Daughter admits manslaughter after killing her father in Lowestoft who she thought was the devil

PUBLISHED: 12:08 17 December 2015 | UPDATED: 19:36 17 December 2015

Dennis Nicholls pictured with his wife Joan at their diamond wedding in 2007.

Dennis Nicholls pictured with his wife Joan at their diamond wedding in 2007.

Archant © 2007

A woman with serious mental health difficulties killed her 89-year-old father after she stopped taking her medication, a court heard today.

The scene in Kirkley Run, Lowestoft after the incident last year.The scene in Kirkley Run, Lowestoft after the incident last year.

Karen Kimber, 53, who has suffered from serious mental illness for most of her adult life, launched the “terrible and tragic” attack, in which she strangled her father to death, in November last year.

Her father Dennis Nicholls made a “harrowing” phone call to police on the night of November 19 last year, saying his daughter was trying to hurt him.

His final words to the operator were: “Oh dear,” but help couldn’t arrive in time and Kimber was found wandering around in the street outside the bungalow she shared with her dad in Kirkley Run, Lowestoft, Suffolk.

Kimber - who was suffering from paranoid schizophrenia at the time of the killing - said she had killed her widower father, who was found in the sitting room shortly after 9pm.

A Suffolk Police call handler is dismissed

A call handler has been dismissed from Suffolk Police after an investigation into the member of staff’s assessment of the risk posed to Dennis Nicholls during a call.

The Independent Police Complaints Commission (IPCC) said it has concluded its investigation into Suffolk Police’s contact with 89-year-old Dennis Nicholls before his death in November 2014.

“The investigation examined the actions and decision making of a call handler who took an emergency call from Mr Nicholls, specifically looking at the call handler’s assessment of the risk posed to Mr Nicholls and the grading of the call,” an IPCC spokesman said.

“The investigation found evidence that the call handler had a case to answer for gross misconduct. The investigation report will be published in due course.”

A Suffolk police spokesman said: “The IPCC found a case to answer for gross misconduct for a member of police staff.

“As a result, they were the subject of a disciplinary hearing and were dismissed from the constabulary.”

The spokesman added that prior to the incident occurring, the constabulary had started to introduce an improved way of responding to calls for assistance.

“As a result, call handlers are now using a new method of dealing with each call, based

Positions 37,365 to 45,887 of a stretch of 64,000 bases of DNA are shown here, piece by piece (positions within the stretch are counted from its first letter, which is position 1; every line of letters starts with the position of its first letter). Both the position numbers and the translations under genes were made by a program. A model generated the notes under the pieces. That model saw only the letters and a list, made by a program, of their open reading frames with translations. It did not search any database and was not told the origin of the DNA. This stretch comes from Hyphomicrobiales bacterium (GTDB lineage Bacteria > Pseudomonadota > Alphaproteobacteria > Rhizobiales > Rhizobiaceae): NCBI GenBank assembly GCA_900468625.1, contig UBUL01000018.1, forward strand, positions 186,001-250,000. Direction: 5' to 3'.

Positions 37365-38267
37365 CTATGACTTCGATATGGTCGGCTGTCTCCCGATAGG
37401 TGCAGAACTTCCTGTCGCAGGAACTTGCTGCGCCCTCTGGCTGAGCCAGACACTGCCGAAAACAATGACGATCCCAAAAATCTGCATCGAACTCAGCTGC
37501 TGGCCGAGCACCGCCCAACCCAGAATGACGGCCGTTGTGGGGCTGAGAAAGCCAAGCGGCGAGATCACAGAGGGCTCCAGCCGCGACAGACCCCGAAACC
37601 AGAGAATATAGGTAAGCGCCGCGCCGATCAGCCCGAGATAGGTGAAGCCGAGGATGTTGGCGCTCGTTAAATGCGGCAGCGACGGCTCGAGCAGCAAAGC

on a more rigorous assessment of the threat, risk and harm posed by each incident before deploying appropriate resources,” said the police spokesman.

She had strangled him after trying to gouge out his eyes with her fingers because she thought he was the devil, the Old Bailey heard.

Prosecutor Andrew Jackson said: “He died as a result of strangulation, most likely by manual means. Concerted attempts had been made to gouge out Dennis Nicholls’ eyes by fingers. On any view a terrible and tragic event.”

Kimber said she had been hearing voices and told police: “Something over time took over me and I wanted to kill the beast in him because the voices told me to.”

She was charged with murder but on Thursday prosecutors accepted her plea to manslaughter on the grounds of diminished responsibility.

Kimber appeared at the Old Bailey by video-link from Great Yarmouth police station a

Mr Jackson said: “This defendant is 53 years old, of previous good character, has suffered for most of her adult life, certainly since she was about 20 years old, with mental illness - schizophrenia being the diagnosis and she has laboured under that throughout her adult life.”

Mrs Justice McGowan sentenced Kimber to an indefinite period of detention under Section 37 of the Mental Health Act 1983.

But the judge said she did not represent such a serious risk to the public that she needed to impose a further restriction order:

“You had actually sought help, but by November 19 your condition had worsened to a point where you were so seriously affected by your mental illness that your responsibility for what happened that evening was diminished by law,” the judge told Kimber.

“Your father had sought help by dialling 999, but help could not arrive in time. Absolutely tragically he, aged 89, died as a consequence of your strangling him to death.

“What happened that night is so horrible and so tragic and you will have to live with it for the rest of your life.”

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